- one wheel of the Hand Made 1 takes 600 times longer than that of a high-end industrial wheel. A typical wheel comes with hand polished bevels a top and bottom, with 40 sharp internal angles for a five-spoke wheel
- machining and finishing of the escape lever alone require a month and a half of work
- the escape wheel has 20 individually-cut teeth, each with four surfaces to cut and finish
- the balance spring is fashioned from an alloy in the atelier, then rolled in a hand operated rolling mill (without computer assistance)
- all vertical surfaces on the movement plate and bridges are mirror-polished by hand
- a ‘impressionist’ finish on the backside movement bridge makes every watch a unique specimen
- the handmade 18k white gold case is created on a pantograph mechanical lathe fitted with turning tools
Many of the techniques used in creating the Hand Made 1 are such that we now consider as ‘endangered know-how’. It was the Naissance d’une Montre 1 project which took stock and catalogued the ancient techniques and conserved and perpetuated the savoir-faire for the future. Below a few detail shots to illustrate the masterful work:
(tourbillon cage assembled; image (c) Greubel Forsey)
(simple, but superbly made hands)
(have you ever seen such quality in polishing?)
(case flanks and wheel spokes shining brightly)
(detail of the ‘impressionist’ plate decoration)
(what an abundance of delicately composed surface elements!)
A result to savour – and not necessarily obvious!
The Greubel Forsey Hand Made 1 is a watch conveniently sitting at the apex of watchmaking – yes, we would be very self-assured to voice such a blank statement. It is the approach chosen, the means employed, and the practical implementation of and perpetuation lessons learned from the Naissance d’une Montre 1 project, which essentially brings it to real life.
We don’t want to hide the fact that when one appreciates the images, or better even holds the watch in the hands, one is tempted to compare it to way less expensive revered watches from the likes of Dufour, Voutilainen or Rexhepi, and one starts to wonder…
… yet here is the point where (specific) knowledge jumps in. All of the above follow the ‘Genevan’ style of finishing, with broad, sparkling and lustrous anglage at the edges and feathery striping of the surface areas. It is very much a ‘rounded’ approach, and thus at its core is fundamentally different to the more exacting ‘Neuchâtelois’ approach to decoration followed by Greubel and Forsey (for those who are not that familiar with Swiss geography, La Chaux-de-Fonds is located in the Swiss canton of Neuchâtel).
So what you won’t see in a Greubel Forsey watch are those deeply loved (and easily appreciable) substantive and brightly polished edges on the movement bridges. This is not ‘Neuchâtelois’ … Instead, what is so typical for their watches is the utilisation of finest finishing to emphasise the definition of a work piece:
(Tourbillon bridge; note how precisely the finishing is used to emphasise the sharp definition of the tourbillon bridge)
If you look at the tourbillon top bridge you get a nice illustration of what we refer to here: super-exacting finishing really carved out and expose the tack-sharp juxtaposition of rounded, flat and straight elements. Greubel Forsey is already a master at this, but the Hand Made 1 brings this all to a new (even superior) level.
The way a polished part shines is marvellous, excellent on a level we have not seen before. Note the hands, simple in shape, yet to supremely executed down to the microscopic detail.
This incarnation is all devoted to precision afforded by the mastery of traditional watchmaking tools and techniques to the highest level of skill, and employed such that it can match or even exceed what can be done with machines.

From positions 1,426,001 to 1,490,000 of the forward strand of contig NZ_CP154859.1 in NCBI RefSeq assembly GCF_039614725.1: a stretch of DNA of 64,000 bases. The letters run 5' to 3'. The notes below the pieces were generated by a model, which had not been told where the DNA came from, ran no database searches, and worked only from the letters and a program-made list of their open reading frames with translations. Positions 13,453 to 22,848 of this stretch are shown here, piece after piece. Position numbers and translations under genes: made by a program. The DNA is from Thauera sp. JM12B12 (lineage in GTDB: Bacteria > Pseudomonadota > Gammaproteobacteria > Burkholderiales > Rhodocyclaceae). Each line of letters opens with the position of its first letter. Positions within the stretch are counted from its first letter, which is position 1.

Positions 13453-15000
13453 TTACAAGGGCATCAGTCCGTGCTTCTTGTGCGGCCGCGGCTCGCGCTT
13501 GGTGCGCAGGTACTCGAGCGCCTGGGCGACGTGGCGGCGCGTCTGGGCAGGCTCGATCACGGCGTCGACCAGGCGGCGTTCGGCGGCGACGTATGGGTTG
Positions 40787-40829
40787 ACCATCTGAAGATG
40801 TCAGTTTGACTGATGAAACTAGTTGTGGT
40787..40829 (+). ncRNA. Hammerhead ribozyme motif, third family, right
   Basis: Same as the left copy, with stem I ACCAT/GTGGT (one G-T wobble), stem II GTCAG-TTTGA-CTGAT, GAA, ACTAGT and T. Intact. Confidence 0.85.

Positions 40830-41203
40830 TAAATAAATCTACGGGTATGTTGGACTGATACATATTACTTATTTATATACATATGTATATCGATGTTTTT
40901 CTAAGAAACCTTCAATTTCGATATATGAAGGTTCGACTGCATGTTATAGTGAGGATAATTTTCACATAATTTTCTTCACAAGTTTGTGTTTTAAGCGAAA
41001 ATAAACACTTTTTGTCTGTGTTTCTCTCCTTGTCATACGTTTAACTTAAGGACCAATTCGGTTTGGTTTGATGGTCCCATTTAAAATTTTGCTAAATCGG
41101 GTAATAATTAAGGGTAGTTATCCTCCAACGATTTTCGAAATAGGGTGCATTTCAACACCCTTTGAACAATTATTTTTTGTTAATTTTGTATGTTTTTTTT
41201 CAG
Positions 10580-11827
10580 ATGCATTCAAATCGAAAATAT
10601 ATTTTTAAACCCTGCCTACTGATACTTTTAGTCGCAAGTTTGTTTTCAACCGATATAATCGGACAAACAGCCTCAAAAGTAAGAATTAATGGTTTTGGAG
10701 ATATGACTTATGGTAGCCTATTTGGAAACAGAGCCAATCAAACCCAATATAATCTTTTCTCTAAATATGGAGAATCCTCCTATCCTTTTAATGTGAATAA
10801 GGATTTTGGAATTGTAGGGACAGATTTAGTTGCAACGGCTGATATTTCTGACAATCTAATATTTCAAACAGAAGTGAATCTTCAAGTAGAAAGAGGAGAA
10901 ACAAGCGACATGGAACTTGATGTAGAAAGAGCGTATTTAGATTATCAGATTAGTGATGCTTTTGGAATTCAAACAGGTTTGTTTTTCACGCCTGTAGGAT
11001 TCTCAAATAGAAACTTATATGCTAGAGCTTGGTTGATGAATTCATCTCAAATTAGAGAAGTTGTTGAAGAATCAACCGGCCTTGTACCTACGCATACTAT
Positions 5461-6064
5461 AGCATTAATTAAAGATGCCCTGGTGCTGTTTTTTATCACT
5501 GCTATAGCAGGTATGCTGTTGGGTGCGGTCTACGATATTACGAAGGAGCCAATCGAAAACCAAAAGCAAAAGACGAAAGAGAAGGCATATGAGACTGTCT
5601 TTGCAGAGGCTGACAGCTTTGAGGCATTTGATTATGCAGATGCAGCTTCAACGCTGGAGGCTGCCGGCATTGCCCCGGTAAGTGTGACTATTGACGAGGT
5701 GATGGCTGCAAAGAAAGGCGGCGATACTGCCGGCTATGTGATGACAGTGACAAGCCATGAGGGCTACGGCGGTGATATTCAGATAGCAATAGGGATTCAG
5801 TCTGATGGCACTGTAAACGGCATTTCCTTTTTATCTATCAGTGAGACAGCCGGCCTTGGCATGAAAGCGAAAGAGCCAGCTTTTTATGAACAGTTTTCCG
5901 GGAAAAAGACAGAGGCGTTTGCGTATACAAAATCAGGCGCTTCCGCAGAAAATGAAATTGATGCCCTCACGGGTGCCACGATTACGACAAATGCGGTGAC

(Hardening of wheels (top); finishing of wheel spokes (bottom). Images (c) Greubel Forsey)
Of course, this cannot come cheap, and particularly so if such a watch comes from the house of Greubel Forsey. This is north of CHF 700K (significantly so…). Start breathing again, please!
The Hand Made 1 is a look back to the past (in terms of traditional watchmaking by hand, but also in there very personal terms of the two founder’s watchmaking upbringing and their tools), and at the same time it offers a pathway to the future, putting the vast amount of know-how compiled through the Naissance d’une Montre 1 project to a practical application.
Appreciating the Hand Made 1 this way, the watch tells us a bit: First, it is a story of diminishing returns to investment, a first-year classical theme for students of economics: if you are already at a very high level, moving further up requires increasingly higher efforts per unit of advancement. If we compare the watch to the best possible fit within the Greubel Forsey range, the Tourbillon 24 Secondes, which is about two times more ‘affordable’, the message is clear. The flip side of the equation is the insight of how much modern techniques have ‘democratised’ finest watchmaking. Yes, we think this statement even applies to watches of the ranks of Greubel Forsey and comparably accomplished watches.
That is a rather rational observation, and it certainly begs the question whether this is a proper approach to such an outstanding watch. What we see is a deeply personal expression of a human-centric watchmaking ethos of both Robert Greubel and Stephen Forsey. This is important to note as the ‘perfection’ expressed by the remainder of their collection often comes about as ‘cold’ compared to the spectacle of other finestly made watches (finestly – we had to invent this superlative…).
But we need not forget about the regional context of each watch (if considered conceptually at all), the watchmaking terroir if you like, and this is by definition more down to earth in La Chaux-de-Fonds. Make no mistake, this does not mean ‘cheap’…
With the Greubel Forsey Hand Made 1, both Robert and Stephen and the entire team of craftspeople involved have put a less discussed watchmaking savoir-faire firmly on the table. They created a new star on the horological firmament, one which we hope many aspiring watchmakers might use as their inspiration and guiding light!
Brilliant article gentlemen, thank you very much!
Thank you, there’s more to come…!